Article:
Most of America’s largest companies are also among its oldest companies. In fact, many of the Fortune 100 firms are more than a century old. Almost none were founded in the past 25 years, and not a single one was founded in the past decade. Longevity is one of the keys to success for corporations that consistently have billions of dollars in sales each year. A few companies, however, break the trend. 24/7 Wall St. analyzed the Fortune 100 companies and found the 10 youngest.
In the past year, excitement in the press and on Wall Street centered on companies that are only a few years old. Groupon (NASDAQ: GRPN), LinkedIn (NYSE: LNKD) and FriendFinder (NASDAQ: FFN) had little trouble raising money in the pubic capital markets. Many of those stocks have fallen since their market premiere, but analysts still expect new companies like to Zynga and Facebook to have tremendous valuations when they go public. What these companies share beyond “buzz” is that they are not only new but also small. Facebook, by most estimates, will have revenue of $4 billion this year. It is still not clear whether its social network model can be sustained as a big business, even if it does have 750 million members.
24/7 Wall St. analyzed all of the corporations on the most recent Fortune 100 list to find which of them had been founded most recently. Eight are technology companies. This is not surprising because over the past 40 years, the growth of software, PCs and portable electronic devices has been extraordinary. The other two corporations are big-box retailers — Costco (NASDAQ: COST) and Home Depot (NYSE: HD). They are part of a trend started in the 1960s by Walmart (NYSE: WMT) to build very large stores, staff them modestly and charge prices well below those available in niche stores or boutiques.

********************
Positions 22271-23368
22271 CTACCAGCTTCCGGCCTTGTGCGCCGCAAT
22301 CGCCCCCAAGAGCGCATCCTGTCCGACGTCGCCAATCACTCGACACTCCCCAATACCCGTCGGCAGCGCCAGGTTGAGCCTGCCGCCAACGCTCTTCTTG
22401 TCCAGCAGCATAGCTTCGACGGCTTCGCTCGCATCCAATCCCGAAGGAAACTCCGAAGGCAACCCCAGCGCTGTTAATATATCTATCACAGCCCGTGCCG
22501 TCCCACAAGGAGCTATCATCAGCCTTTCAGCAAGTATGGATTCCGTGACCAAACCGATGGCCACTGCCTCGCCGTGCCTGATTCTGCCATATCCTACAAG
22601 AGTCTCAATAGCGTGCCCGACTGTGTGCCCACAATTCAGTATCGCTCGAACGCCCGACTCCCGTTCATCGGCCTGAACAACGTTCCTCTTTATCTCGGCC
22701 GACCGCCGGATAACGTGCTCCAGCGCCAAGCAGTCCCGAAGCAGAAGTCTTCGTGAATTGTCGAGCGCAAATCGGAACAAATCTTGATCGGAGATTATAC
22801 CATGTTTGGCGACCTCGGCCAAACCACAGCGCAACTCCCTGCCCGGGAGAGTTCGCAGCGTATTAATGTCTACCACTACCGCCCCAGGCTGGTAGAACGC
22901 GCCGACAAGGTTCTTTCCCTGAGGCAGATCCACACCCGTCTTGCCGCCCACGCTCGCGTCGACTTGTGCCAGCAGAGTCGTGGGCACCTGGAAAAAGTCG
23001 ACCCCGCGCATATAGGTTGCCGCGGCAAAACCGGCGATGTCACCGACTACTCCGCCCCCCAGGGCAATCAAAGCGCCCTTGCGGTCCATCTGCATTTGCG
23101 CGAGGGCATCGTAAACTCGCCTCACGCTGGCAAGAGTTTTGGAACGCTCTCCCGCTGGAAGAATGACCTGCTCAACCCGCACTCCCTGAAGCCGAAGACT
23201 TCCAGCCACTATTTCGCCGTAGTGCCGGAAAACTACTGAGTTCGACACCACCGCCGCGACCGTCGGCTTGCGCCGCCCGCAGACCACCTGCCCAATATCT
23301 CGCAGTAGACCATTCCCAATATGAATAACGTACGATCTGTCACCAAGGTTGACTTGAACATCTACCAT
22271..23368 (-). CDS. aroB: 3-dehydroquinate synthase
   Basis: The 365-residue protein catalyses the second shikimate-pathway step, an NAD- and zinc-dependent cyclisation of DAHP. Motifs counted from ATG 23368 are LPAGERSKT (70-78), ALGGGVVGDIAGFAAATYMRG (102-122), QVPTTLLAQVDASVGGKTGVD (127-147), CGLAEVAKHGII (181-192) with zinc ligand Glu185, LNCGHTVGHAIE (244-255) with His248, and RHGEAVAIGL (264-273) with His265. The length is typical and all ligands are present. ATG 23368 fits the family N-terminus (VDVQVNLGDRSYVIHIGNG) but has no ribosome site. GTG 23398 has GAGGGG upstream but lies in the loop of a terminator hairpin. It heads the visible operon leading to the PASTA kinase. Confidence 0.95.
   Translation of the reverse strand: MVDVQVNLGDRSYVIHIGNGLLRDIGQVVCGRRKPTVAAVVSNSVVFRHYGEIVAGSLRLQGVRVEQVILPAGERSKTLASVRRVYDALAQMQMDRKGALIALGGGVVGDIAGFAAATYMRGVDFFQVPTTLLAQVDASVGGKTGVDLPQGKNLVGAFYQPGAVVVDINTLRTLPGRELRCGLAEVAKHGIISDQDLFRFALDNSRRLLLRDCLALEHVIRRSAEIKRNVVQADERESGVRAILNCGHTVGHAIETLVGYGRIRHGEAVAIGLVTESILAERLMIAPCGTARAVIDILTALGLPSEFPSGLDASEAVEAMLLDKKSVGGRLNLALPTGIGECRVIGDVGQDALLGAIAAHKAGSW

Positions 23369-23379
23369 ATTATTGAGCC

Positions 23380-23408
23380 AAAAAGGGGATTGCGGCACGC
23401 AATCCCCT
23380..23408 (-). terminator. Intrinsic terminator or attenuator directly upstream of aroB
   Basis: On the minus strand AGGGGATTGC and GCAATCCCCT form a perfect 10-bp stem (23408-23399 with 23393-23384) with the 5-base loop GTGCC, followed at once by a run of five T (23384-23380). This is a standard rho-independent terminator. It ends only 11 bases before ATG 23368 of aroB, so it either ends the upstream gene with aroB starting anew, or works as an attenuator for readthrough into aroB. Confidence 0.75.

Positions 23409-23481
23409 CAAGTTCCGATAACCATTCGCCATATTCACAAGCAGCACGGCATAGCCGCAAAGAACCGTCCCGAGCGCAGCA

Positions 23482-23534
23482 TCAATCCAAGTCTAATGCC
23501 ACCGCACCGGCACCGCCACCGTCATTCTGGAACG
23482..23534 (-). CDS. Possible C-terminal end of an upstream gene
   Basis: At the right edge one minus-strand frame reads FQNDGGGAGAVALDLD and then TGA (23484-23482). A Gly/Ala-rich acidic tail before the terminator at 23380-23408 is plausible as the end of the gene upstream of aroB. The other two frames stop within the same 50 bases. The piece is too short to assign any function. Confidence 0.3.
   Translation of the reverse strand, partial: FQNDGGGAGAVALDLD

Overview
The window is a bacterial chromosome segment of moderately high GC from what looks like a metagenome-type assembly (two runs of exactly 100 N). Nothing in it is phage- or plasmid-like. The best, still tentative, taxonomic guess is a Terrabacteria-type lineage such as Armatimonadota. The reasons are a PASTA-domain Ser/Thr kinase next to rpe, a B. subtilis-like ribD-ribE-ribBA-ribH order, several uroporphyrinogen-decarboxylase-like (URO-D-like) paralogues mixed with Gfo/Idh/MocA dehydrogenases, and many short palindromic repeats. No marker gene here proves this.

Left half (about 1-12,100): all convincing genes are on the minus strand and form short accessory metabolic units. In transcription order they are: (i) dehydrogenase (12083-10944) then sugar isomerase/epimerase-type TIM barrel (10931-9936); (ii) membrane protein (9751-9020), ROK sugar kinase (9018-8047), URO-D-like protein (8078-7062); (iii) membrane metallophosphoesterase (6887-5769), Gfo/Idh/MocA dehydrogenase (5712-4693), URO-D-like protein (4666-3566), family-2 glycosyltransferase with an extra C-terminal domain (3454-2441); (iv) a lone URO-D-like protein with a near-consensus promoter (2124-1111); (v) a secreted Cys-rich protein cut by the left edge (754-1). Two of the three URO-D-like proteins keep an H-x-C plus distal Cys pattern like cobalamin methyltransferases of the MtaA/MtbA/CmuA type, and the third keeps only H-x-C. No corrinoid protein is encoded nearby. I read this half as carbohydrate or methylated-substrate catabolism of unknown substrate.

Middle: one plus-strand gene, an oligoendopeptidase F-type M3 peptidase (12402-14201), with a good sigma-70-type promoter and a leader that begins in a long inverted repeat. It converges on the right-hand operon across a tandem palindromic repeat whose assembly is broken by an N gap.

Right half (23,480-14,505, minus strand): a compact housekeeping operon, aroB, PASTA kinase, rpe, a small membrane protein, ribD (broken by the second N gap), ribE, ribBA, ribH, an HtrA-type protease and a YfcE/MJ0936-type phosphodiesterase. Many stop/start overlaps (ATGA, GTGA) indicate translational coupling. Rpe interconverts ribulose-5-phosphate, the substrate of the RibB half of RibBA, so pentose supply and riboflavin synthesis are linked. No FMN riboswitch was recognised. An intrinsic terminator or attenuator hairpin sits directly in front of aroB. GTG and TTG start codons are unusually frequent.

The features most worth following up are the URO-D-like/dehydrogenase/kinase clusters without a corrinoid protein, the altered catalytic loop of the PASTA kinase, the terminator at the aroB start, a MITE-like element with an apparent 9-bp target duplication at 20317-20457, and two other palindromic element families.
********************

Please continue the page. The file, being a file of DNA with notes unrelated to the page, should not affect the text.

Microsoft (NASDAQ: MSFT), Apple (NASDAQ: AAPL), Cisco (NASDAQ: CSCO) and Amazon.com (NASDAQ: AMZN) seem to have been around for a long time. For Americans under 30, they have. However, major and sustained revenue success is linked to age, among other things. Facebook may make it onto the Fortune 100, but it will take years for its revenue to get to $20 billion or $30 billion. If it gets there, there is no guarantee it can maintain that level of sales for decades like the youngest Fortune 100 companies have.
24/7 Wall St. identified the 10 companies present on the 2011 edition of the Forbes Fortune 100. When companies merged, we looked at the founding date of each company and took the oldest. In addition to annual revenue of the most recent fiscal year, as well as Fortune 100 rank, 24/7 included the industry and number of employees, provided by Google Finance.